It was over dinner one night. Despite the fact he was making four to five figures a week, Double D didn’t have a dining room table, so I was sitting on his sad excuse for a couch, which was a LoveSac he’d purchased from the mall. I’m convinced guys only buy those things so, in an effort to be cute and clever, they can offer up their LoveSacs to girls they bring home hoping to screw.
“Who’s Xena?” I asked, working the chopsticks he’d taught me to master.
He practically choked on his Chicken Katsu. “What?”
“I noticed there’s a girl named Xena you talk to on Facebook. Who is she?”
“Why are you looking at that?” he asked. I shrugged and forced him to elaborate by casually holding his gaze. “She’s just this girl I met by the pool. She wants to be an actress, so I’ve been helping her.” Unfortunately for Double D, he’s not that great an actor when he’s getting paid, let alone when he’s not.
“Helping her how?” I pressed.
“You know, with her auditions and stuff. Putting her on tape, running lines…” His voice trailed off. To this day, I’m convinced that whenever an actor says they’ve been “running lines” with someone, it’s code for getting it on…or, snorting coke. Or, both.
Despite the fact I knew Double D was lying to me, or in the very least, omitting incriminating information, I desperately wanted to believe him. But, over the next few weeks, it became increasingly difficult to ignore the writing on the wall - literally. Their Facebook interactions had become less ambiguous and more blatantly sexual in nature. Again, I approached him.
“Are you sure there’s nothing going on?” I asked.
“Yes!” he said, agitated. Then warned, “But I gotta tell you, every time we have conversations like this, you push me, Rachel.”
To justify his behavior, it’s clear he wanted us both to believe I was the insecure crazy one who was sabotaging our relationship. Though his manipulation had worked on me every single time prior, the lack of cohesion between Double D’s words and actions was beginning to consume my mind. My anxiety needed the kind of relief only validation could provide, and it was apparent he wouldn’t be the one to give it to me. So, I decided to find it for myself.
A few days later, I called him. “Will you meet me by the pool in five minutes? I wanna talk to you, and there’s something I want to give you.”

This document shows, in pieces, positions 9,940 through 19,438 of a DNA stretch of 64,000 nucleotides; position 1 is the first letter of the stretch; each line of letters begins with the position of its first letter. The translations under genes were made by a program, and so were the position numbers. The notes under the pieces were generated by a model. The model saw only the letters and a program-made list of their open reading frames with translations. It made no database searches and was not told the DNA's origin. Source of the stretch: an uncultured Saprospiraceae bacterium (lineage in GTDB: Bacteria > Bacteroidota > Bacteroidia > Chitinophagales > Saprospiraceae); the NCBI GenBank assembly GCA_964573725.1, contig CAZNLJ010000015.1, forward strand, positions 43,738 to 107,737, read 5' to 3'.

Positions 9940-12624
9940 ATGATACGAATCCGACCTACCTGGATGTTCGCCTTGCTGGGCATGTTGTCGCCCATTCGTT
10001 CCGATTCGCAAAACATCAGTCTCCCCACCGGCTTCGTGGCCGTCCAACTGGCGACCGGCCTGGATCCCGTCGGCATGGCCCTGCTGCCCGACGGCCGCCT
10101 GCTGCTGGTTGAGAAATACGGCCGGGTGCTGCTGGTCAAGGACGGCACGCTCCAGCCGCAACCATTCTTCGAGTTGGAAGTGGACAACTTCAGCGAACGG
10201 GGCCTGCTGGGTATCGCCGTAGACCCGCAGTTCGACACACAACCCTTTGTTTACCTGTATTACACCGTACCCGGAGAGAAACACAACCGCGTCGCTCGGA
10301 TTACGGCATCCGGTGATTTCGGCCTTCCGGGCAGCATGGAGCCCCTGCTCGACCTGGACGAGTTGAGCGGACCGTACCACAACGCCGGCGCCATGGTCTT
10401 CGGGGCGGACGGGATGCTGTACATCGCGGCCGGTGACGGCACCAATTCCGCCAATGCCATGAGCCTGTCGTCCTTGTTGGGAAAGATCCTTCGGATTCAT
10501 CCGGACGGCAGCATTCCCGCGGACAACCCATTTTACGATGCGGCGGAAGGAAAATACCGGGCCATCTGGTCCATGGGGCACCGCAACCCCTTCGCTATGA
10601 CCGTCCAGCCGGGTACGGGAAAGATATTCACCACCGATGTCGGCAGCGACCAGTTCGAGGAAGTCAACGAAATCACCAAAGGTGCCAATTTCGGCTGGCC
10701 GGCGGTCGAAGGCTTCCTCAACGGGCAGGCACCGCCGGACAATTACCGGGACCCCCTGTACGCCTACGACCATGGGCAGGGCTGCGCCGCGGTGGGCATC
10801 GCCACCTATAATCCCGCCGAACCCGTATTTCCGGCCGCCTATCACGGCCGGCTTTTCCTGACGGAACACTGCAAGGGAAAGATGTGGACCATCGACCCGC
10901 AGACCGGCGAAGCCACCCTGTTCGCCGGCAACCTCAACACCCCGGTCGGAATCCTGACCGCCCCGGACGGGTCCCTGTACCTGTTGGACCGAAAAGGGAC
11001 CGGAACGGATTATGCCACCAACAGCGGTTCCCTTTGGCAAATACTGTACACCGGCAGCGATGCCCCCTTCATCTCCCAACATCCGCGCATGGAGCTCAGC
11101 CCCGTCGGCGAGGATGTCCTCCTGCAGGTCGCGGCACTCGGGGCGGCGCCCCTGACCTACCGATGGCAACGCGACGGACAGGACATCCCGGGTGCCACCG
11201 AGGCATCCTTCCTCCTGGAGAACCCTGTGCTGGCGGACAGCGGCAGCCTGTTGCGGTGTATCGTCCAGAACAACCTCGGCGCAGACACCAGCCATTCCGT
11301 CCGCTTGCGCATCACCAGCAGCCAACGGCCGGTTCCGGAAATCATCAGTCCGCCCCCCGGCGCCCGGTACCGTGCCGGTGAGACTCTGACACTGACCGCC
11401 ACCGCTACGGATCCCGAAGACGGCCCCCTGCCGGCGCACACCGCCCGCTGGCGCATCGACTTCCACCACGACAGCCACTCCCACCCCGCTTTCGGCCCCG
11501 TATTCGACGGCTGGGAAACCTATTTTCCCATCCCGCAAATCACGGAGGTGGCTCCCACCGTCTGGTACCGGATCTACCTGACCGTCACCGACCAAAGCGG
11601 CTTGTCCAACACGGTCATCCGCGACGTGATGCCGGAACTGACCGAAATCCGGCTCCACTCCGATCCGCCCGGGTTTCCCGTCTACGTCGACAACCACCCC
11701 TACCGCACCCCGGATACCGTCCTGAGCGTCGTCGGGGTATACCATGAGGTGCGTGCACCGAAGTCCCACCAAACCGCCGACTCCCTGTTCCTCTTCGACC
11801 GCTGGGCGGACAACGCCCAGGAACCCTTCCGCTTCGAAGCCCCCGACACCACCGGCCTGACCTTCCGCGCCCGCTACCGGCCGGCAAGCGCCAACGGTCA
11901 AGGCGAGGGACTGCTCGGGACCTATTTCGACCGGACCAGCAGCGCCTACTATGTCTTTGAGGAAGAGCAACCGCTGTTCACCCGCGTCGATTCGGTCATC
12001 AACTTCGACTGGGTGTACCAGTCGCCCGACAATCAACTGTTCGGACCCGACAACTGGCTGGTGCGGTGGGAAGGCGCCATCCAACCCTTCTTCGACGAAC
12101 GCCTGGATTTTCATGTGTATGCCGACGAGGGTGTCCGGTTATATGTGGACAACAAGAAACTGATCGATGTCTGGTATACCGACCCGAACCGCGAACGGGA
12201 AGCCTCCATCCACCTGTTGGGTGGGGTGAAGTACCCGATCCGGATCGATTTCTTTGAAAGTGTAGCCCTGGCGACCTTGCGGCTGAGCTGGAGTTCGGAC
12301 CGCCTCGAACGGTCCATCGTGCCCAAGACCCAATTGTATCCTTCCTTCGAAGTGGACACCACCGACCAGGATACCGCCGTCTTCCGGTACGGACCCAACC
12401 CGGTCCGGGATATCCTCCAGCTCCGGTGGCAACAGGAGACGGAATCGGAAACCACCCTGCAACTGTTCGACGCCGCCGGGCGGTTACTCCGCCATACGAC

As I approached the pool area carrying the shoe box full of momentos I’d saved over the course of our five month relationship, I saw him sitting on a lounge chair near the jacuzzi waiting for me.
“Hey,” he said, standing up to greet me.
“Hey. There’s no easy way to say this, but I just don’t think this is really working out for me anymore.” And while I was doing what I should have months ago, I was, in fact, doing something else entirely. I was curious to see what he would do if confronted with the possibility of losing me. Maybe, I thought, he’d be devastated enough to take responsibility for his shortcomings and change enough for things to go back to the way they’d once been.
“I understand,” he said, stoically.
Or, he’d been completely unfazed, and I’d at least have the confirmation I needed to know my suspicions were justified. Despite what I’d already known subconsciously, I was stunned.
“Take this,” I said, before handing over the shoe box. “I can’t have it in my apartment right now.”
“Okay,” he said, taking it from me. “Anything else?” I shook my head no, and we headed our separate ways, back to our apartments.
While I may have had the answer I needed, it wasn’t enough to change what I still, inexplicably, wanted. After twenty minutes, I called him in a panic. “I’m sorry,” I said. “I didn’t mean it.”
“It’s too late, Rachel,” he insisted. “I can’t just turn my heart back on for someone who broke it as quickly as you did.”
To think I was that close to going out with some dignity.
The thing I love most about young Rachel was that she was as logical as she was naive and stupid. She always saw the writing on the wall and called attention to it, yet always gave people the benefit of the doubt, even when it meant believing her eyes had deceived her when someone told her nothing was there. Don’t rationalize away red flags, or your intuition - our consciousness makes us the only species to do it. Relationships are work, but they should never be hard work - and they certainly shouldn’t start at work. You’ll soon understand why, for there was much more of Double D still to come.